Testing if the mouse clicked on ME (button)?!

H Baric hbaric at gmail.com
Thu Aug 14 06:36:24 EDT 2008

Hi Jacqueline,

Bloomin terrifying. :-o

So, thanks very much for your encouragement, it really made me feel great!

I'm so flat out with my toddler most of the time, and wish I had more time 
to stay in "the Rev Zone". Or even keep up with all the posts daily phew!

I just want to thank everyone sooo much for your time and detailed help with 
every question I have :) especially for the last 10 or so replies to my last 
questions that I haven't yet followed up on. Hope I get to read them all and 
work on them tonight FINALLY after a few days of toddler hell!


----- Original Message ----- 
From: "J. Landman Gay" <jacque at hyperactivesw.com>
To: "How to use Revolution" <use-revolution at lists.runrev.com>
Sent: Sunday, August 10, 2008 4:31 AM
Subject: Re: Testing if the mouse clicked on ME (button)?!

H Baric wrote:

> Making a timer, with just one button and one field.
> The one button is to start and stop the timer.
> The button's label is changed to "Stop" when it starts, and "Start" when 
> it
> stops. I think I got that?
> But, how to test when the user clicks on the button during the process?
> (sorry, hey don't laugh! I have been searching and trying everything I 
> know,
> which isn't much yet!)

I'm just delighted you are posting here. I think this list can be scary
for newcomers and they don't always post. I wish we had more like you.
Please don't stop.

> But it's simple right? *blush*

It can be, but the easy way isn't the right way. First let's fix your
script to do it the easy way, and then I'll tell you why you shouldn't
use it.

> on mouseUp
>     if the label of me is "Start" then
>         set the label of me to "Stop"
>         repeat with tCount = 1 to 60
>         put tCount into fld "Counter Show"
>         wait 1 second

While this repeat is running, nothing else can happen. The 60-second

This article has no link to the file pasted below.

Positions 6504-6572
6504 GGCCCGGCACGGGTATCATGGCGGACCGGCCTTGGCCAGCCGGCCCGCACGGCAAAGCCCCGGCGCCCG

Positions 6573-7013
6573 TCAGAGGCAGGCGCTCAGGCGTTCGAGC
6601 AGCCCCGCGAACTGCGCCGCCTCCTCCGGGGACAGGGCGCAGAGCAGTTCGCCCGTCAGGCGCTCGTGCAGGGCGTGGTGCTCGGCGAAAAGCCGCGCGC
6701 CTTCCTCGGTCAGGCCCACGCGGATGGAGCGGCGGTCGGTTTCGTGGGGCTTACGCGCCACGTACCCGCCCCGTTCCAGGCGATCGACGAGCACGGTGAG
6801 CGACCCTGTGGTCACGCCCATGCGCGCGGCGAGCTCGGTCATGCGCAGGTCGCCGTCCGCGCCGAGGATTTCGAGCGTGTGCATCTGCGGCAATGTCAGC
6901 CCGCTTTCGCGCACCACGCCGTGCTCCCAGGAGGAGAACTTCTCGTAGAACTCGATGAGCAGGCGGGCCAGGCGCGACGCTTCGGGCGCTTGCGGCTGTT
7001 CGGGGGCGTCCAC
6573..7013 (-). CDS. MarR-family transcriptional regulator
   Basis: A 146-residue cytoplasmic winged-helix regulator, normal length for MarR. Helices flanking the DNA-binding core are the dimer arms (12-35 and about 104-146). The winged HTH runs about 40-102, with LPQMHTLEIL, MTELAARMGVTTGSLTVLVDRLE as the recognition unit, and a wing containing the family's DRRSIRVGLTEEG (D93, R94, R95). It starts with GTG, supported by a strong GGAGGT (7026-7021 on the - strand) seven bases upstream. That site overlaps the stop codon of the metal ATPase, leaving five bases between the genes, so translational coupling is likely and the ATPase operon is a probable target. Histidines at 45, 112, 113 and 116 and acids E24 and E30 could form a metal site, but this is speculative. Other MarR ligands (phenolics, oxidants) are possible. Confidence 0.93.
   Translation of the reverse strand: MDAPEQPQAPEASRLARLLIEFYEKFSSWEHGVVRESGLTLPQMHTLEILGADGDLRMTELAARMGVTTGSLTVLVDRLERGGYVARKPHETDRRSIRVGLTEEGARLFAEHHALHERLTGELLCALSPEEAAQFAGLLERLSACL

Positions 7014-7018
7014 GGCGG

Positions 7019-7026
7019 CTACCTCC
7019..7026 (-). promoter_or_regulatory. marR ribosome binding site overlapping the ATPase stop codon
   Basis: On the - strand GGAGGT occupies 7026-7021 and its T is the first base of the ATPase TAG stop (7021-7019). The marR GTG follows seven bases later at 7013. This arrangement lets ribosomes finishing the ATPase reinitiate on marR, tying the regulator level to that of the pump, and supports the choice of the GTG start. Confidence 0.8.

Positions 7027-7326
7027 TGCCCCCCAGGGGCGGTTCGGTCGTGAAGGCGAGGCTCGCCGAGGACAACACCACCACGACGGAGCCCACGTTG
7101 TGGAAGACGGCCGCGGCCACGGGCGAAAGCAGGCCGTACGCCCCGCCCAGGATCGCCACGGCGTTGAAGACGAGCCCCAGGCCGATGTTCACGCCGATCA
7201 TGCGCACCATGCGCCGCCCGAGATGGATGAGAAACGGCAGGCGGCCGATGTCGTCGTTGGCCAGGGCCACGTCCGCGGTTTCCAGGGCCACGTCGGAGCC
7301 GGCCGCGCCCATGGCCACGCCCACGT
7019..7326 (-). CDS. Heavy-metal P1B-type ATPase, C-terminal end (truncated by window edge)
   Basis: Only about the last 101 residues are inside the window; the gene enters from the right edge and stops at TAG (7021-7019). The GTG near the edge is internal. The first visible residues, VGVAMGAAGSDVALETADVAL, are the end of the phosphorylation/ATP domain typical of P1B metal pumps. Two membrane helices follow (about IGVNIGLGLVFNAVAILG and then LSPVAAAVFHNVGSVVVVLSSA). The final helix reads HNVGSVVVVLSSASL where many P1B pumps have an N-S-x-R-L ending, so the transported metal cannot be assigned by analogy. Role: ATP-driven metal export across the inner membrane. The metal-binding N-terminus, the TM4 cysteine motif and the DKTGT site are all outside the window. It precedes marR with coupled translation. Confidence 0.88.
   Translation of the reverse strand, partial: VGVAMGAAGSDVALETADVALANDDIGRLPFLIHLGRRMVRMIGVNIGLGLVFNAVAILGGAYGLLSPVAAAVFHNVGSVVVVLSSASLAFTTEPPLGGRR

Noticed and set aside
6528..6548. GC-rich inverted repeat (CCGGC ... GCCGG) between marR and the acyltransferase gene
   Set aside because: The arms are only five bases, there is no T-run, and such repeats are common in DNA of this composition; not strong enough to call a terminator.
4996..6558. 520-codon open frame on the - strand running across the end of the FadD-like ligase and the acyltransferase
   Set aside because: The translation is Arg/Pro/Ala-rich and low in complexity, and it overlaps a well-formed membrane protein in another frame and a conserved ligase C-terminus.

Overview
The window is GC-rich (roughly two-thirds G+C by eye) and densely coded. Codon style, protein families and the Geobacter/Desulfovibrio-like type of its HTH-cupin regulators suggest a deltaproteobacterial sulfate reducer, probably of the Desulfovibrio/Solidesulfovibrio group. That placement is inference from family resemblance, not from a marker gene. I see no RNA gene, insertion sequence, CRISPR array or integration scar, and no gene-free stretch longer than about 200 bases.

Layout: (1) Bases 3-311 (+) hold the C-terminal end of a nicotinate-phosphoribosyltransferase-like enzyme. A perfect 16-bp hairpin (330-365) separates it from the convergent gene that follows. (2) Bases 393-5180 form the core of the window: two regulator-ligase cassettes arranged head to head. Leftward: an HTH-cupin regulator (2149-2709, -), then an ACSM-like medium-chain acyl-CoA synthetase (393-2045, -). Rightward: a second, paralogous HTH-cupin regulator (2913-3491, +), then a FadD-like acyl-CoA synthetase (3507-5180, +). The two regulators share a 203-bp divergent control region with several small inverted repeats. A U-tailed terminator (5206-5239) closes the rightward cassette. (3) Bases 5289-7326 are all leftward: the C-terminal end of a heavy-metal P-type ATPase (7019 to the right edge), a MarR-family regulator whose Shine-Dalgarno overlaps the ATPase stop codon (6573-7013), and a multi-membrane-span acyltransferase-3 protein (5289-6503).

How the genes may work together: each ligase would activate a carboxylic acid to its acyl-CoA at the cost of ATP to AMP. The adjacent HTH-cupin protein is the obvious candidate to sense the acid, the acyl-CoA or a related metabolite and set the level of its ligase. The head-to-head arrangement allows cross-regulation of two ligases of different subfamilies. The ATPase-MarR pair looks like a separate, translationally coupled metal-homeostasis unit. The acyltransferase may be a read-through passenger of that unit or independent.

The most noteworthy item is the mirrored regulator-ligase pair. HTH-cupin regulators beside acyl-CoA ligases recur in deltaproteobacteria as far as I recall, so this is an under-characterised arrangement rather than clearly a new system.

wait will block all other processes on the whole computer while the
repeat loop goes around and around. Other background programs will stop
whatever they are doing, the whole CPU will hang in limbo until that
minute is over. That's one reason why we don't do it this way. But let's
look at the script some more anyway.

>         if (I am clicked??) and the label of me is "Stop" then

The event you want here is "the mouseclick". When the user clicks, the
"mouseclick" event is sent to whatever object is clicked. So the correct
line is:

   if the mouseclick then

You don't need to check to see if the label is "stop" because the first
line of the "if" clause has already set that and it can't possibly be
anything else.

>             exit repeat
>             set the label of me to "Start"

When you exit the repeat, any remaining lines in the repeat loop will be
skipped and the handler will proceed to the line after the "end repeat".
That means the label here will never be set to "start" because the loop
has already exited. Change the order so that the "exit" is the last
thing that happens:

    set the label of me to "Start"
    exit repeat

So, here's the whole working script:

on mouseUp
     if the label of me is "Start" then
         set the label of me to "Stop"
         repeat with tCount = 1 to 60
          put tCount into fld "Counter Show"
          wait 1 second
          if the mouseclick then
             set the label of me to "Start"
             exit repeat
          end if
         end repeat
     end if
end mouseUp

That's the easy way, but don't do it. In addition to blocking the CPU
while this repeat loop runs, there's another reason to avoid this
technique. The "mouseclick" (or any other mouse events) are not reliable
when checked in a loop. The engine will only recognize a mouse event if
it occurs at the same moment the script is checking for it. In a very
short loop, it will probably "see" the mouse event most of the time. But
in very long scripts inside a repeat loop, another part of the handler
may be running when the mouse is clicked (like during the 1-second wait
above,) and the script won't be checking at that precise moment, so the
loop will not exit.

So a much better way to handle this kind of thing is to use the
techniques that Eric and others have pointed out. It's more complicated,
but it is more reliable and it doesn't block the CPU. There is more info
about this technique here:


Thanks again for posting, I hope you inspire all our other new Revvers
to do the same.

Jacqueline Landman Gay         |     jacque at hyperactivesw.com
HyperActive Software           |     http://www.hyperactivesw.com
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